Tevye, the Jewish dairy farmer in the Fiddler on the Roof, lives with his wife and five daughters in czarist Russia. Change is taking place all around him and the new patterns are nowhere more obvious to Tevye than in the relationship between the sexes. First, one of his daughters announces that she and a young tailor have pledged themselves to each other, even though Tevye had already promised her to the village butcher, a widower. Initially Tevye will not hear of his daughter’’ plans, but he finally has an argument with himself and decides to give in to the young lover’s wishes. A second daughter also chooses the man she wants to marry: An idealist revolutionary. Tevye is rather fond of him, and, after another argument with himself, he again concedes to the changing times.
A while later, Tevye’s third daughter wishes to marry. She has fallen in love with a young Gentile. A no-no among faithful Jewish people. This violates Tevye’s deepest religious convictions: It is unthinkable that one of his daughters would marry outside the faith. Once again, he has an argument with himself. He knows that his daughter is deeply in love, and he does not want her to be unhappy. Still, he cannot deny his convictions. “How can I turn my back on my faith, my people?” he asks himself. “If I try and bend that far, I’ll break!” Tevye pauses and begins a response: “On the other hand…” He pauses again, and then he shouts: “No! There is no other hand!”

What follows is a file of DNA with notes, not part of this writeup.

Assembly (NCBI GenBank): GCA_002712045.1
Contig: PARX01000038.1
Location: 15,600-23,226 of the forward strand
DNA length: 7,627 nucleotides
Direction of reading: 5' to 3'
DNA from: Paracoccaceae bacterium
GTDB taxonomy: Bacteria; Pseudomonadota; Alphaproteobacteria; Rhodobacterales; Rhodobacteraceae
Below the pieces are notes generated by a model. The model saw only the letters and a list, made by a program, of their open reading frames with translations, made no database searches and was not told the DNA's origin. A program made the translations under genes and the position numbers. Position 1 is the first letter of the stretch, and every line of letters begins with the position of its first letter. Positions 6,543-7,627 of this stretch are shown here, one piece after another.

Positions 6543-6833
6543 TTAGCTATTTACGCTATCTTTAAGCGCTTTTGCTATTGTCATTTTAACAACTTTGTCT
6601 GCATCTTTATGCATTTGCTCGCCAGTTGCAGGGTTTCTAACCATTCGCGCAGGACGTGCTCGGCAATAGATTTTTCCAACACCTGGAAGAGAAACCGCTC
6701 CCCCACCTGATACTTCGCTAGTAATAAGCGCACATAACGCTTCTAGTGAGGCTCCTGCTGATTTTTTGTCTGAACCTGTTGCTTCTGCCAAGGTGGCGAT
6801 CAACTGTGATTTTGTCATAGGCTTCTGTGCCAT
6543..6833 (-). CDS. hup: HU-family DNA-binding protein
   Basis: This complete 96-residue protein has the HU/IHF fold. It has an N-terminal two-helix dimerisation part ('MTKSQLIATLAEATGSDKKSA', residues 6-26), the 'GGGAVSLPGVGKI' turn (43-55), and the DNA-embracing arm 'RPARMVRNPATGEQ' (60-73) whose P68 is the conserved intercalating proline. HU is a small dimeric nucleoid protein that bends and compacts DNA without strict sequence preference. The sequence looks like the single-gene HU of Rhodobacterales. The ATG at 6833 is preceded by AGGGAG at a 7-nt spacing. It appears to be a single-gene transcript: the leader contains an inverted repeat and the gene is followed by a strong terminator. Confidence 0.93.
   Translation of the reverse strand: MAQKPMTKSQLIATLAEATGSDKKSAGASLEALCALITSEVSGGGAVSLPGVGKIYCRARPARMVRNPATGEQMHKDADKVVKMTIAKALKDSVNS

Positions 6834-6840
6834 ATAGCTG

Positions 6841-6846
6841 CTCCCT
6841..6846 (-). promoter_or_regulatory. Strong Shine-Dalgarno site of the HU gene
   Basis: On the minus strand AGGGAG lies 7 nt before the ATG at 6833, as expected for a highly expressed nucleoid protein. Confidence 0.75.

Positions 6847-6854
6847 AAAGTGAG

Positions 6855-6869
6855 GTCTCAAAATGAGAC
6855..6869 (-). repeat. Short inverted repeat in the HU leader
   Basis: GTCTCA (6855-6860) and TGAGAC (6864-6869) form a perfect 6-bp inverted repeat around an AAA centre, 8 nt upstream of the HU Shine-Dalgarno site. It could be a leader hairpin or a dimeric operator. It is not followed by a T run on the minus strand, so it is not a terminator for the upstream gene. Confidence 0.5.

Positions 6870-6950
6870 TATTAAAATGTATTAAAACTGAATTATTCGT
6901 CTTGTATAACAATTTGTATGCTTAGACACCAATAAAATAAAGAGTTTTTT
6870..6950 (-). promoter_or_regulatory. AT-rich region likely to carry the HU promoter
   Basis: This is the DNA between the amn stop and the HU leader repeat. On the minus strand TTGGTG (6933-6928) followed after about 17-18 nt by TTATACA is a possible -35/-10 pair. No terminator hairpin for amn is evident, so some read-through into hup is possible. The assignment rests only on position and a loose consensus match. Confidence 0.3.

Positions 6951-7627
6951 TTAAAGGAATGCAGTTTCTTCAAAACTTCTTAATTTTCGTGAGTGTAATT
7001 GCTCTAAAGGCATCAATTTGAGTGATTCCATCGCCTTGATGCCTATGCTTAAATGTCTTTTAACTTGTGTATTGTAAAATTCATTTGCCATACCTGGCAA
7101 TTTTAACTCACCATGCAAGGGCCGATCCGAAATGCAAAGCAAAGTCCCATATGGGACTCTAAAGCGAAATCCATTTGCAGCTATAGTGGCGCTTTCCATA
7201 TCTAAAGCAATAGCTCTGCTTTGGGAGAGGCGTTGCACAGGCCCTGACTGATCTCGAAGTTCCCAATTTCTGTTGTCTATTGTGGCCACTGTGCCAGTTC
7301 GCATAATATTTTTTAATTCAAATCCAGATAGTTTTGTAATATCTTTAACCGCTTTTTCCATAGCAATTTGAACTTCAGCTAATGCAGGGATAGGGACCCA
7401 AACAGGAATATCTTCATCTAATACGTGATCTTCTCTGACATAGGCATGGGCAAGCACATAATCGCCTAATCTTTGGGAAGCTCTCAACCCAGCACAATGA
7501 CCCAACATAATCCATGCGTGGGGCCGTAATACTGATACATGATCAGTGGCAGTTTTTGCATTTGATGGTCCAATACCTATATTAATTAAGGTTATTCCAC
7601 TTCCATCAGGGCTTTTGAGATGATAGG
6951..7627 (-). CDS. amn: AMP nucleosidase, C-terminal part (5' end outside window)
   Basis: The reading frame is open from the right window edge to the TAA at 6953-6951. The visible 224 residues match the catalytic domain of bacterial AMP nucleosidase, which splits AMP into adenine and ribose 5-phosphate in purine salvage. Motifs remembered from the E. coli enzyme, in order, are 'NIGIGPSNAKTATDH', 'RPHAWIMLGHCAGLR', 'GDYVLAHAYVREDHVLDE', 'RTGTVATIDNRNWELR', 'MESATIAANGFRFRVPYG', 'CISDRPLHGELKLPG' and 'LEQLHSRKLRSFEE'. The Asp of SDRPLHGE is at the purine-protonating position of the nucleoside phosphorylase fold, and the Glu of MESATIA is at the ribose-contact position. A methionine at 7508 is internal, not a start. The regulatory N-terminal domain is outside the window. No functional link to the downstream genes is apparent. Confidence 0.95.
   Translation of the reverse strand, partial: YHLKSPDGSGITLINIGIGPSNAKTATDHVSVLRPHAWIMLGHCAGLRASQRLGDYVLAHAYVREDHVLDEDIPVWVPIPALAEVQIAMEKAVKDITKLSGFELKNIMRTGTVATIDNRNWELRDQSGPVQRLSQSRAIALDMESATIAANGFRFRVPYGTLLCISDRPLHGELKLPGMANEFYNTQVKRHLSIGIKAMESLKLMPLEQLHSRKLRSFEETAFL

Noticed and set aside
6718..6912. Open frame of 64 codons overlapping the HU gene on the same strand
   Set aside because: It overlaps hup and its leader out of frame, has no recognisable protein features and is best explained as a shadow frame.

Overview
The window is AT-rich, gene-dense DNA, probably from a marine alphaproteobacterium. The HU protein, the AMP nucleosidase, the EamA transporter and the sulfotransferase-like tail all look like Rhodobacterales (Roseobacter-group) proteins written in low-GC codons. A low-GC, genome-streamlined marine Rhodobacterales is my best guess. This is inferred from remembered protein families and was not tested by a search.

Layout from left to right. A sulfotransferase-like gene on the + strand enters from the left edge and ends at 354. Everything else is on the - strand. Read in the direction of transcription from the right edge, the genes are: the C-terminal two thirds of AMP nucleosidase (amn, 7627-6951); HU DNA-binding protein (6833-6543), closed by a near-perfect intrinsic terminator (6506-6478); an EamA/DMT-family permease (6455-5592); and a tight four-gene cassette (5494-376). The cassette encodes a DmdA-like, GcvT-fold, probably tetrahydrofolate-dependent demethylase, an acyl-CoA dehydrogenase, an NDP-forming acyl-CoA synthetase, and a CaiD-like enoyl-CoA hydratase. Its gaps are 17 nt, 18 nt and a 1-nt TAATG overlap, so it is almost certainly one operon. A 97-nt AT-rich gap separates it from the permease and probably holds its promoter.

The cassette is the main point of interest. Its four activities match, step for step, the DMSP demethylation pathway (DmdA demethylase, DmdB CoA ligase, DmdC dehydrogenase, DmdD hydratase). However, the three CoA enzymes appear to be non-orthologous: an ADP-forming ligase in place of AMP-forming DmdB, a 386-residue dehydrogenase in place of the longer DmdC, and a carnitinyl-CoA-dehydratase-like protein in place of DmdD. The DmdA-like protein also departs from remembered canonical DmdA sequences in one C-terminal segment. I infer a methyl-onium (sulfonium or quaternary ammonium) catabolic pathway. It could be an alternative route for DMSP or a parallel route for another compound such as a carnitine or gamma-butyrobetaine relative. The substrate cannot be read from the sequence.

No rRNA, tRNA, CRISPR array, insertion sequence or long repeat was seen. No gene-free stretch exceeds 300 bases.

With his first two daughters he gave some ground, compromised his positions. However, with his last daughter, he would not because he had to remain true to the Word of God. “No other hand.”
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